Thailand is a wondrous kingdom, featuring Buddhist temples, exotic wildlife, and spectacular islands. Along with a fascinating history and a unique culture that includes delectable Thai food and massage, Thailand features a modern capital city, and friendly people who epitomize Thailand’s “land of smiles” reputation.
Thailand is a country with abundant natural resources, including a wide variety of flora and fauna, and distinct ecological zones. There are over 100 Thailand national parks, including more than 20 marine parks, and each park features unique attractions, outstanding facilities, and opportunities to see animals in Thailand. Those interested in trekking, mountain biking, photography, birding, camping, scuba diving, or getting up close to exotic animals in Thailand have many options to choose from. A visit to a Thailand beach or one of the many Thailand islands is an opportunity for visitors to relax, experience exotic marine life, or even learn to scuba dive. However, across Thailand, whether at a beach, island, or Thailand National Park visitors will discover unique flora and fauna and distinct ecological zones, from the temperate forests of the northern mountains and the plains of central Thailand to the savannahs of the northeast and the mangrove forests of the southern coasts. Animals in Thailand include not only elephants and monkeys but also bears and whale sharks, the world’s largest fish.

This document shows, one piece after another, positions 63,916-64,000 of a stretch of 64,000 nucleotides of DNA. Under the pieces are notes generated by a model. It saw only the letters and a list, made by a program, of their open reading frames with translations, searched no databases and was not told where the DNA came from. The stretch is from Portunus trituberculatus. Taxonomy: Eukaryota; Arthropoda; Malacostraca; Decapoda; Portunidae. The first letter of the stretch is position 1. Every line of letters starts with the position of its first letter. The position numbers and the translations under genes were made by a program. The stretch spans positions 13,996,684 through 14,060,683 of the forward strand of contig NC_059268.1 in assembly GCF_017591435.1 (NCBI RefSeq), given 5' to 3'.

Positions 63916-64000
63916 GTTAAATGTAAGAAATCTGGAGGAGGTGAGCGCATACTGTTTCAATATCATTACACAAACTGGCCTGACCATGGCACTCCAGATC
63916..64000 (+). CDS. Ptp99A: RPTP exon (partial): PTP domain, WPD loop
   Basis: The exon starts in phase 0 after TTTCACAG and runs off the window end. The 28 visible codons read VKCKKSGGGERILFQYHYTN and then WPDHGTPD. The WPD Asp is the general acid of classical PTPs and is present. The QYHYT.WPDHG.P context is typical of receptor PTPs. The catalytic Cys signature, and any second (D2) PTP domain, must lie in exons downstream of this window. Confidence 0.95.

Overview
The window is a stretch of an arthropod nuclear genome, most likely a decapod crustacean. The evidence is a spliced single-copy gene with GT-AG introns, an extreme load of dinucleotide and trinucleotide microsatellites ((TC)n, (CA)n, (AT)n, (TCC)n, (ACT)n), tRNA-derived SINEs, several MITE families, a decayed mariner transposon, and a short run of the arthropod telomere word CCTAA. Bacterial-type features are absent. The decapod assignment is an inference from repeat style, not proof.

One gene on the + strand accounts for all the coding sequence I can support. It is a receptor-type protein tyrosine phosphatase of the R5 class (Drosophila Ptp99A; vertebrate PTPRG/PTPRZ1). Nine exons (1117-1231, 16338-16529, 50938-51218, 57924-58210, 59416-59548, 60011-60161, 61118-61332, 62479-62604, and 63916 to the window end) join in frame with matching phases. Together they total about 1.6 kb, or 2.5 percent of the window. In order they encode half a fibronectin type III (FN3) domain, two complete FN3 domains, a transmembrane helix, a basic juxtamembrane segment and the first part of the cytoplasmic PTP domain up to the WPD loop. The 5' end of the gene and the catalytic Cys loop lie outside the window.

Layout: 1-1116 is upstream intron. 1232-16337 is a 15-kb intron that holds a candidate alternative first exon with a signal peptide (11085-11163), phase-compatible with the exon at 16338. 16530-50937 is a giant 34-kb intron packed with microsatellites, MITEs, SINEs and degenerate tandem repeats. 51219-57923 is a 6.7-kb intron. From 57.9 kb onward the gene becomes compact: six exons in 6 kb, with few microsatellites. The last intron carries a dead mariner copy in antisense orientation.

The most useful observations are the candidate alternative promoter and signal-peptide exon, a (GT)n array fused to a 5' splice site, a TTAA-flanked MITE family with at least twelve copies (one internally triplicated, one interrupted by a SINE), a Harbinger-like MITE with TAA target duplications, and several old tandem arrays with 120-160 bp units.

Visiting a Thailand beach or island is the preferred holiday for hundreds of thousands of visitors to Thailand every year. Thailand is blessed with natural beauty and its islands are amongst the most scenic and beautiful in the world. Likewise, each Thai beach, such as Karon Beach in Phuket, Chaweng Beach on Koh Samui, or picturesque Maya Bay on Koh Phi Phi, is simply stunning, and many feature powdery sand, crystal clear water, and postcard-perfect scenery.
Each Thai beach and island has its own character and identity and therefore draws a specific type of visitor. Each coastal area contains a slice of heaven suitable for a different style of traveler: The west coast of Thailand, along the Andaman Sea, features beaches that appeals to every type of traveler, including the activity-filled resort island of Phuket; the popular backpacker beaches of Koh Phi Phi, Koh Lanta, and Krabi; the family friendly, laid back, and pristine coast of Khao Lak (the launching point for trips to the spectacular Similan Islands); and the remote, undeveloped islands of the far south.
Along the Gulf coast, the resort island of Koh Samui lies nearby the natural splendor of Koh Phangan and the scuba diving paradise of Koh Tao. Closer to Bangkok are the popular resort town of Hua Hin, a favorite among Thais, and its quieter neighbor Cha Am. Finally, to the east of Thailand, the northern Gulf features Bangkok weekend getaway Koh Samet, and the up-and-coming resort island of Koh Chang, which has both upscale resorts and budget beach bungalows.
Certain Thai beaches and islands, like Koh Tarutao National Park, offer limited accommodation and facilities and draw more adventurous travelers who are looking for a more ‘back to basics’ holiday experience. Others, such as Kamala Beach in Phuket, offer world class facilities (accommodation, restaurants, nightlife, etc) to entice visitors with bigger budgets who require creature comforts. It is important to note that this diversity exists not only between the islands, but between different beaches as well. Whereas one Thai beach might offer raucous entertainment, another a few kilometers away on the same island might only draw those looking for a quiet holiday.